The Latest on the Evolution of Local TV Ratings

It’s easy to forget that, these days, local television and national television operate on completely different currencies.  The C3 currency (commercial viewing within 3 days of original broadcast) that is the standard for national television buys has yet to filter down to the 210 local television markets in the U.S.  And according to this report, it’s not something that’s going to change any time soon

The bottom line, apparently, is that measuring commercial audiences is something that is still quite a bit beyond the capabilities of Nielsen’s local television audience measurement system; though it’s important to emphasize that Nielsen can provide DVR-adjusted program ratings at the local level.  According to Nielsen, they are also not yet sensing strong demand from their local clients for commercial ratings.

Nonetheless, we are seeing an interesting process of stakeholder resistance and negotiation take place between local programmers and advertisers over how best to approximate something resembling C3 ratings from the local data that Nielsen provides.  This article provides a great summary of the concerns of those involved and the ideas that are currently being kicked around. 

These ideas include a “live plus three with an adjustment factor” that accounts for current indicators of the extent of commercial skipping behaviors by DVR users.  Thus, for instance, if a program has a live rating of 5 and a live plus 3 rating of 7; and say DVR users skip an average of 50% of commercials, then the adjusted rating would be 6, which would be calculated as follows: 5 (live rating) + [2 (+3 rating) x .5 (commercial skipping adjustment factor)].

In many ways, though, it seems to me not that surprising that things are moving a bit slowly on this front, particularly when we consider the nature of DVR behaviors across program types.  Certainly, DVR users are actively recording (and commercial skipping) national network programs (particularly prime time broadcast network programs and late night programs). And, of course, local stations only get to sell a few 30 second spots within these programs.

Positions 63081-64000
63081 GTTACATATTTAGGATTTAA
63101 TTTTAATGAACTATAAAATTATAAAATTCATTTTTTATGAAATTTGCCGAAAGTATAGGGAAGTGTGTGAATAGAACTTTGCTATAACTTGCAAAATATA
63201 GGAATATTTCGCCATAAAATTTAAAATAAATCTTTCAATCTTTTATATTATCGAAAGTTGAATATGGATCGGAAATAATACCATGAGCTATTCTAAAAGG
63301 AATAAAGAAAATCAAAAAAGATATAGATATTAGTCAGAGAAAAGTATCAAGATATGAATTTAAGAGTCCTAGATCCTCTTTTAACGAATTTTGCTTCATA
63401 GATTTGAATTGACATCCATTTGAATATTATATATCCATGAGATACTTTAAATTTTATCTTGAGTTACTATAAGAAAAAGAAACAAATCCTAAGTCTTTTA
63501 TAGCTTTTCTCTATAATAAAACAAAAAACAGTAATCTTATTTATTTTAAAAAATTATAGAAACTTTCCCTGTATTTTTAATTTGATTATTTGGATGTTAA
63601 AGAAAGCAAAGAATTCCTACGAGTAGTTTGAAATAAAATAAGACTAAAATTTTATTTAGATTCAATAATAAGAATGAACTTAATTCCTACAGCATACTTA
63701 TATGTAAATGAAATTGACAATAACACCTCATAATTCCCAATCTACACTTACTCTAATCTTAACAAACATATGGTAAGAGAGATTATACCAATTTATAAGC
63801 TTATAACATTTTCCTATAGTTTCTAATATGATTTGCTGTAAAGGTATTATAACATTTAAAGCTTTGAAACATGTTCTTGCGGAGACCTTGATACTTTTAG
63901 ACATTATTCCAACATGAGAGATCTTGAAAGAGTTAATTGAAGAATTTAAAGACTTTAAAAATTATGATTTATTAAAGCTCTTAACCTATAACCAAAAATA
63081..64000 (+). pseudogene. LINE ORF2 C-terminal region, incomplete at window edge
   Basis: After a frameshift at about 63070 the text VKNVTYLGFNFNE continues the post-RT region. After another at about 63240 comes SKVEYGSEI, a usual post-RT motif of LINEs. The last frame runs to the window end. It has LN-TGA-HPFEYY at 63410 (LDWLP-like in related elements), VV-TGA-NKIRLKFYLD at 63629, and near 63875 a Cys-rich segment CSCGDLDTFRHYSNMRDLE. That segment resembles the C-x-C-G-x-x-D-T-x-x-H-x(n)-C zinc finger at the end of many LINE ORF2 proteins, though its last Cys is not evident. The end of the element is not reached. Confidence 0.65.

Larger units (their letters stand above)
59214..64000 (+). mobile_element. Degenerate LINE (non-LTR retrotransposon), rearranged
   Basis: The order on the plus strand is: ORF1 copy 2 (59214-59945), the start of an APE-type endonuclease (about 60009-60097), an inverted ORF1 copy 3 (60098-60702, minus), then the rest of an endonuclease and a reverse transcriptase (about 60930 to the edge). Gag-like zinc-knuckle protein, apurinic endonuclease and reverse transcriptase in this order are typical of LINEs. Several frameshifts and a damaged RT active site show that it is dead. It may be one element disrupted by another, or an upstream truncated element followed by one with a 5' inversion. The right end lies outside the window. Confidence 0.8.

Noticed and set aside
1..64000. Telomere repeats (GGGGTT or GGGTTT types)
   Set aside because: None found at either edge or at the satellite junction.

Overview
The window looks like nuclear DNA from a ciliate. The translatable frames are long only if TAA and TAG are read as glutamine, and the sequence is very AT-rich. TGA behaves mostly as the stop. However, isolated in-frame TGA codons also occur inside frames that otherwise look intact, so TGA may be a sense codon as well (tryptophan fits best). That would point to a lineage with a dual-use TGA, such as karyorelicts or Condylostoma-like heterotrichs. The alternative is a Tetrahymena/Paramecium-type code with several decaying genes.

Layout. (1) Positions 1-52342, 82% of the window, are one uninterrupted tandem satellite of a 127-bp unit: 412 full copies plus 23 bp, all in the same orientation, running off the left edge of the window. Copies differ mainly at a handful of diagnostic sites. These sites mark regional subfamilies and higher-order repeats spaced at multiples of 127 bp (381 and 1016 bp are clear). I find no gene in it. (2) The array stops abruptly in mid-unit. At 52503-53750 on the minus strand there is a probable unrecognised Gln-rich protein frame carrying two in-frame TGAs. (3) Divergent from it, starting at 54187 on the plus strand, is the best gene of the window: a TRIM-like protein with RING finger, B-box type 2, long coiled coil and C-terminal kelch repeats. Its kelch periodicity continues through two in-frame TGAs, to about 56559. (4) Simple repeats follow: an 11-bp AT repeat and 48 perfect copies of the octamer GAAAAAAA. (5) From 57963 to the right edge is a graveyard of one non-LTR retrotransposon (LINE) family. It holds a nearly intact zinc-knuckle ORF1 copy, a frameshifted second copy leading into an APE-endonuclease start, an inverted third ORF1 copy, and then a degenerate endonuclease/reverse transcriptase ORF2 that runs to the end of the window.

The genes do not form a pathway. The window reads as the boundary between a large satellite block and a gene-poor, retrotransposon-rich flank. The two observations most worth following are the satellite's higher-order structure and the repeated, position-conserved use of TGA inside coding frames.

But I would think that the degree of DVR (and commercial skipping) activity for the other two primary program categories that local stations carry — syndicated programming and local news — would be (and will always be) significantly lower than the levels we see for national network programming. 

How much DVR activity are we seeing for local news broadcasts? Or for Simpsons reruns?  Or for Access Hollywood?  My guess is that on average it’s significantly less relative to what we see for network programs.  I don’t have any real numbers to back this up.  It just seems logical.  And at least this recent report seems to support my thinking. It states that 98% of syndicated programming is watched live (compared with 90% of primetime broadcast network programming).  I would think the live viewing percentage for local news would be similar to the levels we see for syndicated programming.  The point is, for a lot of the buying and selling of television audiences that takes place at the local level, the live rating probably still functions as a reasonable representation of locally-scheduled program (and commercial) viewership.

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This entry was posted in Currencies, Nielsen, Stakeholder Resistance, Television. Bookmark the permalink.

One Response to The Latest on the Evolution of Local TV Ratings

  1. Pingback: Latest Developments in the Evolution of the C3 | audienceevolution

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